Anyways. What I mean to say is that the assertion of a orderly, rational grammar of language as existing as the structural underpinnings -- grammar as base and language as superstructure -- is really a myth, but one that threatens to become demythified, not through any "depoliticizings" that hide its mythical nature but due to a belief in such a myth that realizes myth, denatures it. A prescriptive theory masquerading as descriptive, and widely believed in, closes the gap between assertion and description. Subject verb object constructions, due to a linguistic majority's (or, of a majority of a valued minority class - the educated) adherence to grammatical rules, based on an prescripted argument for SVO structures, gaining authority due to majority adherence, and so on. This is how it really is, and you should follow these assertions; people follow these assertions because this is how it really is.

Simulacra are perhaps the greatest example of a self-fufilling tautology.

is elegance determined by an implied fragility? ancient cultures held codes of long hair or fingernails implying preciousness, high status, non-working delicateness..

the fragility of a light sans-serif font generates elegance then; no longer attempting to ward against poor reproductions, bad photocopies, worn-out movable type as serif fonts do. serif fonts store safety in the bulk of their serifs, small little crannies for holding portions of emergency rations, storing legibility in the lee of joints and corners. when the rough-pored paper presses down, you can take it, endure it. come out on the other side a little rough for wear but you're still bembo, sabon, still caslon. it's okay. you were designed for this anyways.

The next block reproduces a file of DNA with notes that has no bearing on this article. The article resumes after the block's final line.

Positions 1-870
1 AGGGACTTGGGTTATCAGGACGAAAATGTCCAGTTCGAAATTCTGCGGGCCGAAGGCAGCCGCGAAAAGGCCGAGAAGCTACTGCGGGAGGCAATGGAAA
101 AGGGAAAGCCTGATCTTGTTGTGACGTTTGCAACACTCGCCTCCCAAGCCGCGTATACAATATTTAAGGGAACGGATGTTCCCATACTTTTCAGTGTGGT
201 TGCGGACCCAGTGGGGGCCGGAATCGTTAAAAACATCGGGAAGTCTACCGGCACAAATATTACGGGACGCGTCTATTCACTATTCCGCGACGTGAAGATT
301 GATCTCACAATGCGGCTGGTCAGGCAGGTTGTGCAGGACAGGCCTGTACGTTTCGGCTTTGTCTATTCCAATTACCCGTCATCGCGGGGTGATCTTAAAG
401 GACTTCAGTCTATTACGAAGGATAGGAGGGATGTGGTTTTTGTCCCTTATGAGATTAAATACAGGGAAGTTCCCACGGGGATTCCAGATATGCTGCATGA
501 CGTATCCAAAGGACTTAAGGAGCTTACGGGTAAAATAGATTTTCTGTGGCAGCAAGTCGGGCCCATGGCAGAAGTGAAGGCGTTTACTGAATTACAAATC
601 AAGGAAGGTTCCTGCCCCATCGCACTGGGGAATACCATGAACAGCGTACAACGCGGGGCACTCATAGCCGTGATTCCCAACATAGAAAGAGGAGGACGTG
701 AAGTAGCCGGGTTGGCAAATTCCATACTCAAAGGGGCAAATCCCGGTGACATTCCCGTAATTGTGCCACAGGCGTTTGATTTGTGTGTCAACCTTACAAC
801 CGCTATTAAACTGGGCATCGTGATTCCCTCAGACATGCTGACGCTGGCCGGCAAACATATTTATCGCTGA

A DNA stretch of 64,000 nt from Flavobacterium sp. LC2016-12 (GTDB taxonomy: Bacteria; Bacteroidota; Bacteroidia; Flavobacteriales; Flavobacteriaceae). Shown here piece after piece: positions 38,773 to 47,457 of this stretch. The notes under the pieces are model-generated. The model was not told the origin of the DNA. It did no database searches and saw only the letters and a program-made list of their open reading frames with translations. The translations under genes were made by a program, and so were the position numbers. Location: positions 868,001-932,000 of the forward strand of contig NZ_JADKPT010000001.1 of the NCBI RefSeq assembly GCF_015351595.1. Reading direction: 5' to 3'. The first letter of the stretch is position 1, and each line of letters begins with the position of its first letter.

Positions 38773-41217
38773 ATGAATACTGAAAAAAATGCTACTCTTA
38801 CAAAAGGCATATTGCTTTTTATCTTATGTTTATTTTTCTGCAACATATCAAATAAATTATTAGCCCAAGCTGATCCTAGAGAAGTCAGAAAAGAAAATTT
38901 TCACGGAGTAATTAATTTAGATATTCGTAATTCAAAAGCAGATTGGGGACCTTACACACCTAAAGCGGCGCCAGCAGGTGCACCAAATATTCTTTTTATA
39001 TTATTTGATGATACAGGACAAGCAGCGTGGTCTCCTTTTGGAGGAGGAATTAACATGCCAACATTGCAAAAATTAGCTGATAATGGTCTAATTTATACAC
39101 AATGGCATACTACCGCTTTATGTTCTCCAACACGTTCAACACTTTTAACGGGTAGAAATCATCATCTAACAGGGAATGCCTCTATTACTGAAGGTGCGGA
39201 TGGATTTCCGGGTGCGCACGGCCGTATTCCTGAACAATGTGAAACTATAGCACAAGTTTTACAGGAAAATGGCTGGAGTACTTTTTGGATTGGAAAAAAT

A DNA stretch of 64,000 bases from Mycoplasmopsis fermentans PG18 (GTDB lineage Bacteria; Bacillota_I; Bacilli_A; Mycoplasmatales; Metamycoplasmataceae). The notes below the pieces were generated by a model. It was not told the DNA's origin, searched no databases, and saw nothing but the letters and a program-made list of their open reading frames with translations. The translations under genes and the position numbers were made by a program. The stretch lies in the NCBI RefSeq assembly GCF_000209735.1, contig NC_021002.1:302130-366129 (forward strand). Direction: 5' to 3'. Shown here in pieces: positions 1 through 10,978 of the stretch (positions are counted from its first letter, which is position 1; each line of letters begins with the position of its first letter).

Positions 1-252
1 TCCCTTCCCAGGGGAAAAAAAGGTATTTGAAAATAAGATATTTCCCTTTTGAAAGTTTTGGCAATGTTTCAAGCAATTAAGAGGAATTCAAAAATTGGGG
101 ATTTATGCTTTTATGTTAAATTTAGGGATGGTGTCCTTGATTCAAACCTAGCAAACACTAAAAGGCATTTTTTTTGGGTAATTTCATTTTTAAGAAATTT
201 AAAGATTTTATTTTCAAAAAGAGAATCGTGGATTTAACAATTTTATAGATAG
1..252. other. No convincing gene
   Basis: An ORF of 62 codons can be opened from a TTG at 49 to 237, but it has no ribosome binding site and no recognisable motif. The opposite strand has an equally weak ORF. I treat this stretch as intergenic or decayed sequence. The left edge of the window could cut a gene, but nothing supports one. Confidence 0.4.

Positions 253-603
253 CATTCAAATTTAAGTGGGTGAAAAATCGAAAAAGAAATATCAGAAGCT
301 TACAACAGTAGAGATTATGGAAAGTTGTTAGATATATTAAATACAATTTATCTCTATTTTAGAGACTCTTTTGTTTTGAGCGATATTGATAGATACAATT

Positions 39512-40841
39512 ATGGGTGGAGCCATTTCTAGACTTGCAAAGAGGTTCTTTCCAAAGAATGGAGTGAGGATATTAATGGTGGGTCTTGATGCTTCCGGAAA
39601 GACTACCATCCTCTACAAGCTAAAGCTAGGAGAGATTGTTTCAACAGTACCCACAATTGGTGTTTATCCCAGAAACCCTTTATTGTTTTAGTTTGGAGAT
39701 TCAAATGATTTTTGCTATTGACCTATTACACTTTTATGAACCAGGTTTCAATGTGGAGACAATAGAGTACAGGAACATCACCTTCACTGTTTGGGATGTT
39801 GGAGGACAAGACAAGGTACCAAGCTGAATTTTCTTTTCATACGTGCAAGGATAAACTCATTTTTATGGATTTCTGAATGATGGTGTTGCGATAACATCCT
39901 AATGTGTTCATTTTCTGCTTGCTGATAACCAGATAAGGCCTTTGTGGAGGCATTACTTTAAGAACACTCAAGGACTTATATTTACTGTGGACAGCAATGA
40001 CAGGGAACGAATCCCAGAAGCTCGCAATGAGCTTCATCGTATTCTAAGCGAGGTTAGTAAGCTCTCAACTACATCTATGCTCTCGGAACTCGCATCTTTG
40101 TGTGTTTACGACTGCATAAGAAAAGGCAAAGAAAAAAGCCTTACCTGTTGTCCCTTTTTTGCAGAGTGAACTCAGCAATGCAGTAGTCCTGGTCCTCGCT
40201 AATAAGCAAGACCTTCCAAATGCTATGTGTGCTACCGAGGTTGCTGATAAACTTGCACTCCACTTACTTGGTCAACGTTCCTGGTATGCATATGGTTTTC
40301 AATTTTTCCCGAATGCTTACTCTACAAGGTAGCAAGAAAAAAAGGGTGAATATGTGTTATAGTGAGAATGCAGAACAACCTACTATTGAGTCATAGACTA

but sans serif, there, typeface with 35, or even 25 frutiger weight -- delicate, poised, geometric, reed-thin. it waits for inkjets, toners, lines rendered with the perfection of stepper motors, rubber belts, superb thinness, fragility. elegance bolstered, also, by an asserted attention to geometry and ratio -- a claim curiously classical, but whatever. elegance takes what it needs and throws the rest away. it's a hodgepodge of necessity, beauty. it's sly, tries to seep into your skin without you realizing it, and, yes, succeeds.

This was 15 years, 7 months, 2 days ago

Grammar upholds the appearance of internal consistency, a complete and consistent set of rules. Grammar is the internal structure that balloons outwards from a center, forming the appearance of a geometric shape (a sphere, oval), hiding the arbitrary position of the center..

This was 15 years, 7 months, 2 days ago

Grammar upholds the appearance of internal consistency, a complete and consistent set of rules. Grammar is the internal structure that balloons outwards from a center, forming the appearance of a geometric shape (a sphere, oval), hiding the arbitrary position of the center..

This was 16 years, 7 months, 1 day ago

Peter Norfolk on his photographs: "These photographs form chapters in a larger project attempting to understand how war, and the need to fight war, has formed our world: how so many of the spaces we occupy; the technologies we use; and the ways we understand ourselves, are created by military conflict."

A quote from the interview: